Feature: Michael Horovitz – face to face, lip to ear, hip to mind

On 12 March 1962, the Live New Departures Jazz Poetry Septet – poets Michael Horovitz and Pete Brown and their jazz-musician collaborators – gave a scintillating performance in the SCR at Southampton University. Thanks to Horovitz’s friend, the distinguished jazz scholar Victor Shonfield, who made a reel-to-reel tape recording on the night, and subsequently Gearbox Records, which has just converted it into glorious vinyl, the evening can be enjoyed once more via a beautifully packaged boxed set Blues for the Hitchhiking Dead (Jazz Poetry Superjam #1), containing a double-LP and fascinating 30-page book. Also released by Gearbox – Horovitz is a dedicated maximalist – are his 2013 collaborations with contemporary musical legends Damon Albarn, Graham Coxon and Paul Weller: the 45, Ballade Of The Nocturnal Commune / Extra Time Meltdown (Superjam #2) and the LP, Bankbusted Nuclear Detergent Blues (Superjam #3).

Laurie Morgan, Pete Brown, Michael Horovitz and Bobby Wellins of the Jazz Poetry troupe rehearsing in Sloane Square for the PBS Poetry Festival at the Royal Court Theatre, London, 1962. Photo: Mike Sanders

Horovitz and his collaborators had been developing and performing jazzpoems for several years prior to the 1962 gig. He had founded the ground-breaking New Departures magazine while still a student at Oxford University, famously publishing Burroughs, Ginsberg, Kerouac and other leading lights of the counter culture. But “even before the first issue appeared,” wrote Victor Schonfield in 1963, “it was evident that [Horovitz’s] ideas were leading him away from the bookshelf towards the platform.”

Live New Departures evolved as an offshoot of the magazine, its focus on modern jazz born both of Horovitz’s love of its freeform spontaneity, and its affinity with the ideas and literature that most interested and excited him. The full effect is felt, he explained in 1963, “when you take in the whole of any of our jazzpoems as we write them – face to face, lip to ear, hip to mind, the instantaneous sounds are for you to receive or modify – always allowing for chance operations, all the voices exploring each new area and movement.” Jazz and poetry were for the body and the brain, experimental, radical and new, and even more so in combination with one another.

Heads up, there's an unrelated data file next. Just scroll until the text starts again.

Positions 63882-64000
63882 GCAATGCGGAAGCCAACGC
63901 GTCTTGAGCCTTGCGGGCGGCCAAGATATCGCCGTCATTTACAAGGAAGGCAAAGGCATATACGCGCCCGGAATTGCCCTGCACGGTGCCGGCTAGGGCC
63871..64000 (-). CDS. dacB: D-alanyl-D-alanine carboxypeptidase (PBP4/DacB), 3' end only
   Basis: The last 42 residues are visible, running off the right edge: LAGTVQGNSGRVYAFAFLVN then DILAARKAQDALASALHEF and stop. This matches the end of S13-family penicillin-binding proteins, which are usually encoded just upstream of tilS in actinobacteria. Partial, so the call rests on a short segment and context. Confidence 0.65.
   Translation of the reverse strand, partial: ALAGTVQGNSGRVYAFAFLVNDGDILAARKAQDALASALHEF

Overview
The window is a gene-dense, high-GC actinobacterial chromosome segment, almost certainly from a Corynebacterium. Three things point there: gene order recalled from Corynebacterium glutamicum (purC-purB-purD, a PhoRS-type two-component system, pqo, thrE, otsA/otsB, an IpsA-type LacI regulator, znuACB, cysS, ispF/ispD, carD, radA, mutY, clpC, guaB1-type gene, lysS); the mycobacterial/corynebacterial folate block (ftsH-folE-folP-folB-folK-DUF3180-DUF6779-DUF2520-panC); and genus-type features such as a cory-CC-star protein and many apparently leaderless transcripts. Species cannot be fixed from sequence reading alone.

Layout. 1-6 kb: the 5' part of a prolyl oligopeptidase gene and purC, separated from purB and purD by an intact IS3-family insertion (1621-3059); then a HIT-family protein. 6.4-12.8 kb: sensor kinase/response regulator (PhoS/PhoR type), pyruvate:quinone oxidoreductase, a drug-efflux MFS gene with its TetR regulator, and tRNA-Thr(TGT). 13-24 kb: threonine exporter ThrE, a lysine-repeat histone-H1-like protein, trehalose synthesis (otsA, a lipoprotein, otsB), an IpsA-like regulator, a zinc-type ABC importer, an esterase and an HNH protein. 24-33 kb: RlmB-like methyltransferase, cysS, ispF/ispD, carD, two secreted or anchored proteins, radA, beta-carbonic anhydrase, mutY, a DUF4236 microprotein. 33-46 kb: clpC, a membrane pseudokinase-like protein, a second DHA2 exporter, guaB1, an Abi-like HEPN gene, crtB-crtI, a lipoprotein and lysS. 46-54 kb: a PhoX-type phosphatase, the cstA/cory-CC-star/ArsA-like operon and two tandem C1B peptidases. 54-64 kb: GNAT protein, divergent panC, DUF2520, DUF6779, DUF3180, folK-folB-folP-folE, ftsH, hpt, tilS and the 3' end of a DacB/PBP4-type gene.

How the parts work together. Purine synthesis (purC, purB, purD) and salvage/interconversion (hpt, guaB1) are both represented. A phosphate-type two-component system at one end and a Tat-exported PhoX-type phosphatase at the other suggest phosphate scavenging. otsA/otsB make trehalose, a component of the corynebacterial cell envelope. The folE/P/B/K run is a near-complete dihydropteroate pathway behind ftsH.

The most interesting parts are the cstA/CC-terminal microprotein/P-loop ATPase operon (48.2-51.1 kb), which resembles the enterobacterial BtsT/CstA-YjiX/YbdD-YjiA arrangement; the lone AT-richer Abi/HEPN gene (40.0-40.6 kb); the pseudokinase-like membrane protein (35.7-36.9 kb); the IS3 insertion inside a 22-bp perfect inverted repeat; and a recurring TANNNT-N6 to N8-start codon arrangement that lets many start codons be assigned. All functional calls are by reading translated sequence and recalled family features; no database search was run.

Brown, who went on to write lyrics for Cream, was introduced to Horovitz by Schonfield at the 1960 Beaulieu jazz festival. The pair “immediately hitched to serenade Edinburgh” at the Festival Fringe that year, explained Horovitz, with Brown giving his first public performances. Subsequently they toured jazz poetry across the UK, to festivals in Bangor, Aberystwyth and Southampton, and venues including the Cheltenham Jazz Club, Oxford Town Hall, Hornsey Art School and the Ben Uri and ICA galleries in London. Jeff Clyne (double bass), Laurie Morgan (drums) and John Mumford (trombone and tenor horn) had joined LND in 1961, and Stan Tracey (piano) and Bobby Wellins (tenor sax) completed the septet following year.

Erudition and a love of wordplay are in evidence throughout the Southampton recordings. ‘Blues For The Hitchhiking Dead’, written by Brown and Horovitz in alternating improvisations at the typewriter, is an explosive, free-wheeling 40-minute first person narrative in two voices. Described by a contemporary reviewer as “one of the most successful jazzpoem experiments I have heard”, the text is reproduced in the accompanying booklet, alongside Brown’s melancholy ‘Night’ and Horovitz’s “piledriverdrilling” celebration of Lionel Hampton’s ‘Flying Home’. The two remaining tracks, ‘McTaggart’s Blues’ and ‘Afro Charlie’, are purely musicial (and peerlessly executed).

L to r: Paul Weller, Michael Horovitz, Damon Albarn and Graham Coxon in 2013. Photo: Veronique DuBois

Years on, Horovitz remains an unflagging proponent of the chemistry between poetry and music. His 2013 collaboration with Paul Weller, Damon Albarn and Graham Coxon, recorded last year and premiered live at a fundraiser for Teenage Cancer Trust at the Royal Albert Hall last March, developed out of their shared interest in busting boundaries. “I’ve got all kinds of poems, songs and song-poems which lend themselves to accompaniment with different sorts of musicicans. These are three of my very favourite musicians and they wanted to do something with me. Why not?” “Fabulous,” said Paul Weller. “The end results are… some of the best things I’ve ever worked on.”

The boxed set Blues for the Hitchhiking Dead (Jazz Poetry Superjam #1) can be found online. www.gearboxrecords.com

This article by Mike Sims was first published in Poetry News, spring 2014. © The Poetry Society.